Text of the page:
Simon Communities study highlights urgent need to increase Rent Supplement limits to address homelessness crisis
Snapshot study reveals worryingly low supply of properties within Rent Supplement / Housing Assistance Payment limits
Seven out of eight properties available to rent are priced beyond the reach of those in receipt of rent supports, a rental sector snapshot study by the Simon Communities in Ireland has found.
Conducted over three days, ‘Locked Out of the Market: The Gap between Rent Supplement/HAP Limits and Market Rents’ highlights the growing disparity between rising rents and Rent Supplement/Housing Assistance Payments (HAP) limits for which have remained unchanged since June 2013. In the preceding two years national rents have increased on average by 18%, according to figures provided by Daft.ie.
The Simon Communities in Ireland believe urgent action is now needed to address the housing and homelessness crisis as it continues to spiral out of control. Increasing Rent Supplement and HAP limits to bring them in line with market prices must now be at the top of the Government’s agenda as the annual Pre Budget Forum takes place this Friday (3rd July). Rent certainty and the introduction of incentives for landlords whose tenants are in receipt of Rent Supplement and HAP, as recommended by the National Economic and Social Council (NESC), also must be introduced immediately if the Government is serious about meeting its target of ending long-term homelessness and rough sleeping by 2016.
‘Locked Out of the Market’, which was conducted in ten regions throughout Ireland in May, also found:
- There was an average of 1,150 properties available to rent tracked on property website Daft.ie.
- Of these available properties, just 138 (12%) were available within RS/HAP limits
- Of these 138:
- only nine were available within the single person Rent Supplement limit.
- 17 were within the limit for Rent Supplement for a couple.
- 69 were within the limit for a couple or single parent with one child.
- 43 were available for a couple or one parent with two children.
Niamh Randall, National Spokesperson for the Simon Communities, said the figures highlight the stark reality of the country’s housing and homelessness crisis:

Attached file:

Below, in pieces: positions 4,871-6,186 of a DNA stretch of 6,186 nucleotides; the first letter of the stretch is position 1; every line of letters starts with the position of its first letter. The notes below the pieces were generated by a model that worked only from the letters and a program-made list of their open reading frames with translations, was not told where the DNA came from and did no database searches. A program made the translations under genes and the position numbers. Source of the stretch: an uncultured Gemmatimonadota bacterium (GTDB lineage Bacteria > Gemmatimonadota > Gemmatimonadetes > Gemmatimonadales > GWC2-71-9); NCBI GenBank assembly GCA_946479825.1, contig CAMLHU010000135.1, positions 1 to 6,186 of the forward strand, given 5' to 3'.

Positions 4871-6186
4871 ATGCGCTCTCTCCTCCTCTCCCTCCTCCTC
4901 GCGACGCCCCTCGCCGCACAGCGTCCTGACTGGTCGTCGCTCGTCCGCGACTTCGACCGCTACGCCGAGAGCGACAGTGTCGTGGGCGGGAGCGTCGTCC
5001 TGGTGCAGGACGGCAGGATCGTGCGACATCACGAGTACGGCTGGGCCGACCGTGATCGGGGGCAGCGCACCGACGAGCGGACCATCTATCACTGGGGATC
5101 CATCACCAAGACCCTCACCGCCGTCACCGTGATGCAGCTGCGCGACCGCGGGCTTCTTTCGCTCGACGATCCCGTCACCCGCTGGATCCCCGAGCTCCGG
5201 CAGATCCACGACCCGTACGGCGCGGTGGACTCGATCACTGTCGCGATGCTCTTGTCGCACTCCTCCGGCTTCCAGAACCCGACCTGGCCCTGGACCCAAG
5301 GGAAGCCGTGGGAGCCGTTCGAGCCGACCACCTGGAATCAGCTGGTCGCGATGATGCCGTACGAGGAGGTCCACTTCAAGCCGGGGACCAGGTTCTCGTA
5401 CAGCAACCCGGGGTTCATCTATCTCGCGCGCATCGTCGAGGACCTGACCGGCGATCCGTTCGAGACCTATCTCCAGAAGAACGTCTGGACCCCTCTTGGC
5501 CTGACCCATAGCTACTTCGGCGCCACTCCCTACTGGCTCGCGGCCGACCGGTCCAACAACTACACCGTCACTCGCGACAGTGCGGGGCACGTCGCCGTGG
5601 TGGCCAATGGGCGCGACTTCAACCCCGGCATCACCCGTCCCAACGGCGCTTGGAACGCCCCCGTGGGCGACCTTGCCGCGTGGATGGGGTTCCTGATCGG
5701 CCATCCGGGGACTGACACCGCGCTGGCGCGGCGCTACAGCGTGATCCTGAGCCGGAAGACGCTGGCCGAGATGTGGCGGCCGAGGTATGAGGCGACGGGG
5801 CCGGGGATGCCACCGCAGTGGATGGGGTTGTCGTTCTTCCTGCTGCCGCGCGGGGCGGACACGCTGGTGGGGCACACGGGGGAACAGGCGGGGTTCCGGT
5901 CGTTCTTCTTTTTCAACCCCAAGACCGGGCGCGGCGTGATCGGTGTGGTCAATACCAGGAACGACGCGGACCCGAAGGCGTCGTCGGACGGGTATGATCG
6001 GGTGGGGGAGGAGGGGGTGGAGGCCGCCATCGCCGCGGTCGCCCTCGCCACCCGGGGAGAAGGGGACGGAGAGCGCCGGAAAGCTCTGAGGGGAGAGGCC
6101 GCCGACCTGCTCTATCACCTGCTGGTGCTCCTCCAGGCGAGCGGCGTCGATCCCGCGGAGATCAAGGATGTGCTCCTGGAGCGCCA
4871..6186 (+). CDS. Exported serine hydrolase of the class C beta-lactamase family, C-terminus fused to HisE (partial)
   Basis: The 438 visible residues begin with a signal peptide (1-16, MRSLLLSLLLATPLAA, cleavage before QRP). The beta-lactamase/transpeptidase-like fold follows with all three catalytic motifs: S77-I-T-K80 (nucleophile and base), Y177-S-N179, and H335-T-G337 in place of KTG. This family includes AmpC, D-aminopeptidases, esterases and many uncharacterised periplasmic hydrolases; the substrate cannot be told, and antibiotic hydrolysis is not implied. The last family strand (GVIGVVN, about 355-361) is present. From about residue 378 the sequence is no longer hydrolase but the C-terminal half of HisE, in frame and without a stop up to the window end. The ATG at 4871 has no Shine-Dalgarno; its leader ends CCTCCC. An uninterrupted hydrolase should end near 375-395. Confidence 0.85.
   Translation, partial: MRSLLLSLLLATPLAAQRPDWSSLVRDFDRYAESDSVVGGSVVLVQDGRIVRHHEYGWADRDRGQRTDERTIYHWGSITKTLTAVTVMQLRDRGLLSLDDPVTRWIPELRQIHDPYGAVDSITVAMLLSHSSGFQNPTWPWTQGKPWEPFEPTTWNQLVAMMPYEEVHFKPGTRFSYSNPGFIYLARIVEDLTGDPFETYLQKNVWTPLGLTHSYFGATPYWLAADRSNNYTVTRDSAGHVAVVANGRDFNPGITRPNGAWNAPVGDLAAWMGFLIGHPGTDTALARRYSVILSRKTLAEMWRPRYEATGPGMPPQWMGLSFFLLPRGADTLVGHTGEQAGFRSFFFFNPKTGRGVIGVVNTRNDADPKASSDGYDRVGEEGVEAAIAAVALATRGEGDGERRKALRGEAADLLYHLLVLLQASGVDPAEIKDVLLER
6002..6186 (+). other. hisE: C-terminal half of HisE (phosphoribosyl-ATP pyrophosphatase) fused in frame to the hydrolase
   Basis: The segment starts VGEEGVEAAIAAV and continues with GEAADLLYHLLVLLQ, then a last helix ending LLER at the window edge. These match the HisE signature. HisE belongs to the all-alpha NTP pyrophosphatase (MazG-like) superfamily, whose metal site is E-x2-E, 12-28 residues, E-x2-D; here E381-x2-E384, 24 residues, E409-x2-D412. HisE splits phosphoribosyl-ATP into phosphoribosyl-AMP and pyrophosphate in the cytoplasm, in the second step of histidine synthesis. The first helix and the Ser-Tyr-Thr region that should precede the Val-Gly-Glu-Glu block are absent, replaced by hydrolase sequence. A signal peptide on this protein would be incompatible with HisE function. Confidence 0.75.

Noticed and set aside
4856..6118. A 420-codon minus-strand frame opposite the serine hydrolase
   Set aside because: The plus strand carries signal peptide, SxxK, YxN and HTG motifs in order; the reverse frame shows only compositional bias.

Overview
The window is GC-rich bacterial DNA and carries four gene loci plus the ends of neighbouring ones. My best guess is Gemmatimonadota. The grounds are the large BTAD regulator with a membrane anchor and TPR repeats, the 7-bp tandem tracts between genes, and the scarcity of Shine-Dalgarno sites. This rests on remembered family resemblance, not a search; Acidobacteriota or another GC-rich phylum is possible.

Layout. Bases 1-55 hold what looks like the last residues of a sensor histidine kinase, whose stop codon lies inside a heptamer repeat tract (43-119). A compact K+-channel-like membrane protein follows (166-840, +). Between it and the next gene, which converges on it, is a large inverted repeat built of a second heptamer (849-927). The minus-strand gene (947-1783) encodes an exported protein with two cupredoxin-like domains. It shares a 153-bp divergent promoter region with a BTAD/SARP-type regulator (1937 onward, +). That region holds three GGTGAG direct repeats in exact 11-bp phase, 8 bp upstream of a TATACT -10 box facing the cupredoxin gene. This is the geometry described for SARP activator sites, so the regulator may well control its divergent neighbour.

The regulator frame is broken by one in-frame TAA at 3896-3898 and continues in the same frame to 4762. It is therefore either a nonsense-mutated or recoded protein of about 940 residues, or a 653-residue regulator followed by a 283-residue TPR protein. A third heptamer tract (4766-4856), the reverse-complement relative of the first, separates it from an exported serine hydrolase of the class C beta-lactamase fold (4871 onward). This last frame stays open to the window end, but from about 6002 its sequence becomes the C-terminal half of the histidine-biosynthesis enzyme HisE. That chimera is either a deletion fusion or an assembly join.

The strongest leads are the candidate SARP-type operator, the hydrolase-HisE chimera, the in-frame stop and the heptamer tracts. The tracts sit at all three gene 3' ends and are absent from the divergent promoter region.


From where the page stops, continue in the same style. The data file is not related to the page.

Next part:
“Rising rents and a restricted supply of housing are without doubt causing homelessness across the country. People who are homeless or on the very edge of homelessness currently have no hope of accessing the housing they need. In many cases they just cannot afford rents being sought, and Rent Supplement/Hap limits are simply too low as rents continue to escalate.”
“The last Daft.ie rental report highlighted an 8.2% increase in rents in quarter 1 of 2015, while supply dropped to the lowest point in a decade at 4,300 properties available to rent. Meanwhile, the latest Department of the Environment figures show 3,143 adults and 1,118 children in emergency homeless accommodation nationally, and still people are sleeping on our streets night after night.”
“The facts are clear – the number of people becoming homeless continues to increase, and yet one clear approach to addressing this crisis is being ignored. The Government’s decision not to increase rent Supplement limits beyond their June 2013 levels must be reversed immediately. If the Government is committed to addressing homelessness and supporting people on low incomes to access housing, Rent Supplement limits must be brought in line with current market rates. This, along with rent certainty and the introduction of incentives for landlords whose tenants are in receipt of Rent Supplement and HAP payments, would go a significant way to addressing the current crisis.”
“Ahead of this week’s Pre Budget Forum organised by the Department of Social Protection in advance of Budget 2016, we are again making the call for an urgent increase in Rent Supplement and HAP limits, taking into account current market rents.”
Niamh Randall, National Spokesperson for the Simon Communities, added that housing plus supports is crucial in dealing with the homelessness crisis.
“We know that every single day this crisis is deepening and the situation on the ground is worsening. More and more people are becoming trapped in emergency accommodation with nowhere else to go.”
“We welcome the Government’s commitment to a Housing First approach to address homelessness. A housing first or housing-led approach supports people to move out of homelessness as quickly as possible and into permanent housing with tailored support services to meet their needs. We know from experience that it works. But without access to affordable housing with support, it will only fail.”
“Currently much focus is on providing emergency responses – while necessary, this should only ever be a temporary measure. To truly address homelessness we need action on prevention and we need housing with support. Medium to long-term solutions have to be implemented and the reasons behind homelessness must be understood – reasons like the escalating rental market.”
“The biggest challenge right now is access to appropriate, affordable housing and, unless urgently addressed, more people will suffer, and more people will end up homeless. Emergency accommodation must be replaced by an offer of housing and not a return to the streets.”